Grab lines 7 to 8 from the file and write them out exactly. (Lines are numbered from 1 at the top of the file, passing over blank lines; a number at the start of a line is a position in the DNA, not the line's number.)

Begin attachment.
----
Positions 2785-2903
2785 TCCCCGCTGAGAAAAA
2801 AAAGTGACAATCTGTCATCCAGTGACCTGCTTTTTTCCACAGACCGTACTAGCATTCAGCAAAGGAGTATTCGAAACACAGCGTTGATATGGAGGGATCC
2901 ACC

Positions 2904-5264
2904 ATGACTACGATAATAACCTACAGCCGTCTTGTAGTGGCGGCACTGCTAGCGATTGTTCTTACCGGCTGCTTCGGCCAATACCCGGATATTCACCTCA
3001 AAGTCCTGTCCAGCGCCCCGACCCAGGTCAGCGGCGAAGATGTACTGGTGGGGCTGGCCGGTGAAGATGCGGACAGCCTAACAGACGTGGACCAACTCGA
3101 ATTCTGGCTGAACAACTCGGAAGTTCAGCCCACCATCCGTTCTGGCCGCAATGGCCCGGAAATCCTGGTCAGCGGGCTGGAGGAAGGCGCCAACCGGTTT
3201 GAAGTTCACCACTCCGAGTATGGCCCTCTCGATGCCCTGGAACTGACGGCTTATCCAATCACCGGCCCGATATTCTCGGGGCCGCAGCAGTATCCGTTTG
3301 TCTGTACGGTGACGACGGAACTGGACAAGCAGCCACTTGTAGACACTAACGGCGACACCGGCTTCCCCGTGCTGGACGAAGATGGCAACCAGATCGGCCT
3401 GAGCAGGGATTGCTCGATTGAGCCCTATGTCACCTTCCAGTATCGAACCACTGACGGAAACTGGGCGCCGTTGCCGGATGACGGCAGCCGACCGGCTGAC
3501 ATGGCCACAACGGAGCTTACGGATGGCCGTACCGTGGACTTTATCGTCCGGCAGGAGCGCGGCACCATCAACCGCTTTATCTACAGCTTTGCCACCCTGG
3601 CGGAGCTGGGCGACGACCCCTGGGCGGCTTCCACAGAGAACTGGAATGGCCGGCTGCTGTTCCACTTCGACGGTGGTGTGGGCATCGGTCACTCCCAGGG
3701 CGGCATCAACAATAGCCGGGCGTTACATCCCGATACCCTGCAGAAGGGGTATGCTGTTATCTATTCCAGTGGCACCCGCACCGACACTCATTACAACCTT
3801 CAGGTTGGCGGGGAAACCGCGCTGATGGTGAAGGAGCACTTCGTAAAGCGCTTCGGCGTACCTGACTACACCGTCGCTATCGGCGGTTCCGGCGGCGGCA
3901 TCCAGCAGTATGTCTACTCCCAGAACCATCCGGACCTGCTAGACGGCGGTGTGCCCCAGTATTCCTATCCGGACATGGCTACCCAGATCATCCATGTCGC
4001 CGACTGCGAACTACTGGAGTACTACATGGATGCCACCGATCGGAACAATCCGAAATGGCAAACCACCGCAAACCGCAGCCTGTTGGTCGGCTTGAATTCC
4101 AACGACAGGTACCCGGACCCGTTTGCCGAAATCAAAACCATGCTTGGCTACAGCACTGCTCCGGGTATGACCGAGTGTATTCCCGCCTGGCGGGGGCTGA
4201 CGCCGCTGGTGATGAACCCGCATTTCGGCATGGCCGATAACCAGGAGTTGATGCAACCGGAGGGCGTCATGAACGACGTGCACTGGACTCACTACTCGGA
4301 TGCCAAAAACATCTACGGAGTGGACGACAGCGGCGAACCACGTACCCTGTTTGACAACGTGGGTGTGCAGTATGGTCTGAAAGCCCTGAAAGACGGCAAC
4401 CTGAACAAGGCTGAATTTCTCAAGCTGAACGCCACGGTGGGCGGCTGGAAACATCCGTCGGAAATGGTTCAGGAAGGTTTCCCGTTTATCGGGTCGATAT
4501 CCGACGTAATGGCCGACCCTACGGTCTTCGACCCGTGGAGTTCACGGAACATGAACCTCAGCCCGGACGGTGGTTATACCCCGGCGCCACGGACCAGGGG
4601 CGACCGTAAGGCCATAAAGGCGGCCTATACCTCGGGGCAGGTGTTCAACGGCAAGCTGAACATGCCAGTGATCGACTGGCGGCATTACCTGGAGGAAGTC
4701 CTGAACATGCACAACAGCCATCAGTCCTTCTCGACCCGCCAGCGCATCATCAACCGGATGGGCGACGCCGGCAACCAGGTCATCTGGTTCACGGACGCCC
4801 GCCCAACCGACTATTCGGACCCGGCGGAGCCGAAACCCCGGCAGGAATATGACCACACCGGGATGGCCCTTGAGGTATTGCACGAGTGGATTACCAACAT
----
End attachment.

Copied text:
3001 AAGTCCTGTCCAGCGCCCCGACCCAGGTCAGCGGCGAAGATGTACTGGTGGGGCTGGCCGGTGAAGATGCGGACAGCCTAACAGACGTGGACCAACTCGA
3101 ATTCTGGCTGAACAACTCGGAAGTTCAGCCCACCATCCGTTCTGGCCGCAATGGCCCGGAAATCCTGGTCAGCGGGCTGGAGGAAGGCGCCAACCGGTTT